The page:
The traditional banking sector model relies on many different forms of funding. As such, firms areencouraged to diversify their funding base and place prudent limits on the volume of short-term liabilities.The Council recommends that supervisors and private sector risk managers closely monitor the liquidityrisks inherent in short-term funding of longer-term assets. In September 2014, the federal banking agenciesfinalized the LCR that would strengthen the liquidity position of large banking firms. The Councilrecommends that the agencies continue work on potential quantitative rules that would address structuralliquidity needs for the largest banking organizations.ResolutionIn its 2014 annual report, the Council acknowledged the importance of establishing a framework for effectivecross-border cooperation in the event a global systemically important financial institution (G-SIFI) requiresresolution and recommended that the FDIC and Federal Reserve continue to work with internationalcounterparts to identify and address issues of mutual concern. The Federal Reserve and FDIC have beenworking diligently to improve the capabilities for an orderly resolution of a G-SIFI under the U.S. BankruptcyCode and, if needed to protect the financial stability of the United States, the OLA provided in the Dodd-Frank Act. In the past year, important progress has been made on international efforts to mitigate twobroadly recognized obstacles to a cross-border resolution of a G-SIFI.First, in November 2014, the Financial Stability Board (FSB) published for consultation a proposal for acommon international standard on total loss-absorbing capacity for global systemically important bankingorganizations (G-SIBs), which is intended to ensure that G-SIBs have sufficient financial resources to absorblosses and enable resolution authorities to implement an orderly cross-border resolution. The FSB standard isexpected to be finalized by the end of 2015. In the United States, the Federal Reserve is considering adoptinga proposal that would require the largest, most complex U.S. banking firms to maintain a minimum amountof long-term unsecured debt outstanding at the holding company level. The Council recommends that U.S.regulators continue to work with foreign regulators and official sector bodies toward the finalization of theFSB proposal. The Council also recommends that the Federal Reserve work toward proposing regulationsregarding maintenance of a minimum amount of long-term debt at the holding company level for the largest,most complex U.S. BHCs.Second, during 2014, the International Swaps and Derivatives Association (ISDA) and its members developeda set of standard contractual amendments that should improve the resolvability of G-SIBs by providing for ashort-term suspension of termination rights and other remedies in the context of an orderly resolution. Thiswork was done in consultation with U.S. and foreign regulators. In November 2014, ISDA published the ISDA2014 Resolution Stay Protocol, which enables parties to amend the terms of their relevant OTC derivativesagreements to contractually recognize the cross-border application of certain special resolution regimesand support the resolution of certain financial companies under the U.S. Bankruptcy Code. At that time,18 of the largest banking organizations adhered to the protocol. To become fully effective, the protocol forcovered transactions among the 18 firms requires the issuance of regulations in the United States and foreigncountries. The Council recommends that the appropriate member agencies take steps, including throughnotice-and-comment rulemaking, so that the provisions of the protocol become effective and to encourage amore widespread adoption of contractual amendments to ISDA documentation and other financial contracts.The Council also recommends that regulators and market participants continue to work together to facilitateindustry-developed mechanisms to address similar risks in other financial contracts governed by standardizedmarket documentation.Annual Report Recommendations13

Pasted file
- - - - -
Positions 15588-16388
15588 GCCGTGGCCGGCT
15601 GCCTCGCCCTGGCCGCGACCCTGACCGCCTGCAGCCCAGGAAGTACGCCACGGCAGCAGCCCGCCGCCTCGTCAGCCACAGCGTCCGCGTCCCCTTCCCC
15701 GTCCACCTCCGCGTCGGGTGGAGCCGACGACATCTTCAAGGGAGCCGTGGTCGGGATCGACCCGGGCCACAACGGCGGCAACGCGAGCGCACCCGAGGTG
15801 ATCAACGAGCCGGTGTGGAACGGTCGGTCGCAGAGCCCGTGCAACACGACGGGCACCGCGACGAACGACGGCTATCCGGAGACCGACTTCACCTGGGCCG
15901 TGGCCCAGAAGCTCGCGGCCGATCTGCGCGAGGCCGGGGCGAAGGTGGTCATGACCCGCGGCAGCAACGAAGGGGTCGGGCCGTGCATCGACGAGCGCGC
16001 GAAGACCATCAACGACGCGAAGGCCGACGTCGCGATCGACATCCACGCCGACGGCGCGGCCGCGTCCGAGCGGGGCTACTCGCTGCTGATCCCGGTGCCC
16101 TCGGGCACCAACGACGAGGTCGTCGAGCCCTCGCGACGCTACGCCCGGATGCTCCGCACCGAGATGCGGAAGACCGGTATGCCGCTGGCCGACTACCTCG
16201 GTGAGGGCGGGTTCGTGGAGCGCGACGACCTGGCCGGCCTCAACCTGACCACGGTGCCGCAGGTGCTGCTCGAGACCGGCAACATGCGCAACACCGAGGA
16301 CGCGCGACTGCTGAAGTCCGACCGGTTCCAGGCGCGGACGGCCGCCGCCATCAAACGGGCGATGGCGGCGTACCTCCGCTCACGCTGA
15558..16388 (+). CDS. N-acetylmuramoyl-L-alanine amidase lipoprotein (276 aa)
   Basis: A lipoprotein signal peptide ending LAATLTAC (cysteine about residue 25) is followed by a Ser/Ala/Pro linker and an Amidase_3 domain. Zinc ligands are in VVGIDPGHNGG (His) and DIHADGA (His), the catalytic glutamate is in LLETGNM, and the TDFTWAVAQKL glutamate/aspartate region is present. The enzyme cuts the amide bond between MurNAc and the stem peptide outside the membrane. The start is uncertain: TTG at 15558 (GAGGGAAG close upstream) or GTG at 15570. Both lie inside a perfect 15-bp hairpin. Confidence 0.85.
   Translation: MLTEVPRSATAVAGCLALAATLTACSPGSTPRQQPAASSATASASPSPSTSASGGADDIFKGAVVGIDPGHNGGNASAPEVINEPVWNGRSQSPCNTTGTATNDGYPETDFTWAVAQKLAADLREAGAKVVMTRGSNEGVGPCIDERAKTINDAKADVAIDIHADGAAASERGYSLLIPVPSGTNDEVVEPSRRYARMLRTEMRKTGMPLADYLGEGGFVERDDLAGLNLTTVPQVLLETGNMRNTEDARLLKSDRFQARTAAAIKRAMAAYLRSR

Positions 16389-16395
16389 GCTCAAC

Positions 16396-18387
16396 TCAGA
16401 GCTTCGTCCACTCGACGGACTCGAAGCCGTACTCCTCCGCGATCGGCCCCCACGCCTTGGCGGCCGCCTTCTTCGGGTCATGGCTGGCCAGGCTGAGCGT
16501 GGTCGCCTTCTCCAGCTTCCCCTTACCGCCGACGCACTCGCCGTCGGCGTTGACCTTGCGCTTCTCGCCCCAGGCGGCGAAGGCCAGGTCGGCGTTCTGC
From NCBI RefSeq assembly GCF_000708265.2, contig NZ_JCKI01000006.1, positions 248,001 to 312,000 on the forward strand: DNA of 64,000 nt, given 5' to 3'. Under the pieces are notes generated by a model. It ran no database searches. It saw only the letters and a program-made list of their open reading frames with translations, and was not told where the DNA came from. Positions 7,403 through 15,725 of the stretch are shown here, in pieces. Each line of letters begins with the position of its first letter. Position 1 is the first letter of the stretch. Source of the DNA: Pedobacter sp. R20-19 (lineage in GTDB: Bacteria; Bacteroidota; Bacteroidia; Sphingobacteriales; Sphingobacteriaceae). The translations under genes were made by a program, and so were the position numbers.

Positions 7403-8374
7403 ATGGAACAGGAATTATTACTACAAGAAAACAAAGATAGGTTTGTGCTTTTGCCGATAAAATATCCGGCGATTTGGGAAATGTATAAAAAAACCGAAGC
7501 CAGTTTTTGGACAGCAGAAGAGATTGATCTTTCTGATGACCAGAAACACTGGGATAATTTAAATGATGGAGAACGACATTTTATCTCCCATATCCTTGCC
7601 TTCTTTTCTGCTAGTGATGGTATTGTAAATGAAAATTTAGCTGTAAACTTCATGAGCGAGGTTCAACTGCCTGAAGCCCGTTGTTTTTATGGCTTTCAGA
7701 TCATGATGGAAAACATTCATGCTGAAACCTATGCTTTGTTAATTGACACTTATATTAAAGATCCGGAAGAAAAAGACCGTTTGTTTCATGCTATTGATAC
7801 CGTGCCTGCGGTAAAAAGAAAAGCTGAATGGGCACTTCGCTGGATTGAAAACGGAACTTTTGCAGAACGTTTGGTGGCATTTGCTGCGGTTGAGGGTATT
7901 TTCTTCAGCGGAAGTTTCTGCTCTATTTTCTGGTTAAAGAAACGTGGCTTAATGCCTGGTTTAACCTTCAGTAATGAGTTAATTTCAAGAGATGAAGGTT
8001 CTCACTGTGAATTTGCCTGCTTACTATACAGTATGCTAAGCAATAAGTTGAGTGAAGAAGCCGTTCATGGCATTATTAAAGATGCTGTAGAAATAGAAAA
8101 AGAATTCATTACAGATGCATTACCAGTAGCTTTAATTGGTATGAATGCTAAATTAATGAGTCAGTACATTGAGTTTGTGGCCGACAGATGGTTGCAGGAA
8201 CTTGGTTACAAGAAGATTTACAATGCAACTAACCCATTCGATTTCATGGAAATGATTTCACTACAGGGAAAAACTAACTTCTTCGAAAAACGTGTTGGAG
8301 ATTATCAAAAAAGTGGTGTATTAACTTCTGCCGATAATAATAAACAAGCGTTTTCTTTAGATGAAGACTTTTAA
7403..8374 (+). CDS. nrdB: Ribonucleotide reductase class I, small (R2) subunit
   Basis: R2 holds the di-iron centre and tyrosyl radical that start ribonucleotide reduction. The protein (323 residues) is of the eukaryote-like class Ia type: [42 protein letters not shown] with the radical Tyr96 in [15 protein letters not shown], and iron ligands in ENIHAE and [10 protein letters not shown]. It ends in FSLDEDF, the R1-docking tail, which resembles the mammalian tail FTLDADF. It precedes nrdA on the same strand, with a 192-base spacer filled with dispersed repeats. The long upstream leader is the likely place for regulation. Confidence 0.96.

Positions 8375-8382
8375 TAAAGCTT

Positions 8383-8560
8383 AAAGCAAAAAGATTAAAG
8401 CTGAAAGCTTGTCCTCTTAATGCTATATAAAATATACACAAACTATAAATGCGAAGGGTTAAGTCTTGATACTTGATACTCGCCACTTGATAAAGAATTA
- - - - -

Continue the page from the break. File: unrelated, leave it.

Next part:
In addition, in August 2014, the FDIC and the Federal Reserve Board delivered letters to the largest financialfirms regarding their second resolution plan submissions. In these letters, the agencies jointly identifiedshortcomings among the firms’ submissions, and directed the firms to demonstrate in their 2015 plansthat they are making significant progress to address these shortcomings (see Section 6.1.3). The Councilrecommends that the FDIC and Federal Reserve review and assess upcoming resolution plans and takeappropriate action to foster resolvability.3.1.7 Data Quality, Collection, and SharingEfforts to address financial data gaps and promote standards must keep pace with changes in marketactivity. Analysis into potential vulnerabilities in the financial system by market participants, regulators,and researchers requires more detailed and frequent data, as well as new ways of integrating existing data.The Council recommends that regulators and market participants continue to work together to improve thequality, access and comprehensiveness of financial data in the United States and across global markets.Regulators and supervisors should seek to attain greater visibility into certain sectors of the financial system.The Council recommends that the SEC continue its work to address data gaps for the asset managementindustry and that the appropriate member agencies continue to improve data collection on bilateral repoand securities lending activities. The Council also recommends that the state insurance regulators and theNational Association of Insurance Commissioners (NAIC) continue to work to improve the public availabilityof data, including financial statements relating to captive reinsurance activity, and that FIO continue tomonitor and publicly report on the regulatory treatment of issues relating to captive reinsurance, which FIOpreviously noted as an area of concern in its Modernization Report.Regulators are increasingly encouraging or requiring use of the LEI. However, the full benefits of the LEIwill not be realized without broader adoption. The Council recommends that members and member agenciescontinue moving to adopt the LEI in reporting requirements and rulemakings, where appropriate. TheCouncil also recommends that member agencies support the adoption and use of standards in mortgagedata, particularly the CFPB’s efforts to develop a unique loan identifier, and the adoption and use of the LEIin mortgage data collections.For derivatives markets, swaps must now be reported to new entities known as SDRs and security-based swapdata repositories (SBSDRs). It is important that these data be sufficiently standardized for effective analysisby regulators and with appropriate aggregation and protection for public dissemination. SDRs and SBSDRsneed to have strong and common standards to facilitate counterparty analysis by financial institutions, inaddition to aiding in the monitoring of financial stability by the regulatory community. Regulators’ accessto these data remains a challenge both in the United States and globally. The Council recommends thatmembers and member agencies work with international regulators to promote high standards in derivativesdata reporting and recommends that impediments to U.S. authorities’ access to data stored at repositories beresolved.During the financial crisis, the inability to access or share certain data prevented market participants andregulators from fully understanding the size and scope of risks throughout the financial system. Bothincreased data sharing and reporting efficiency could also help reduce the reporting burden on the industry.The Council recommends that member agencies continue to explore best practices for data sharing and forimproving reporting efficiency.142015 FSOC // Annual Report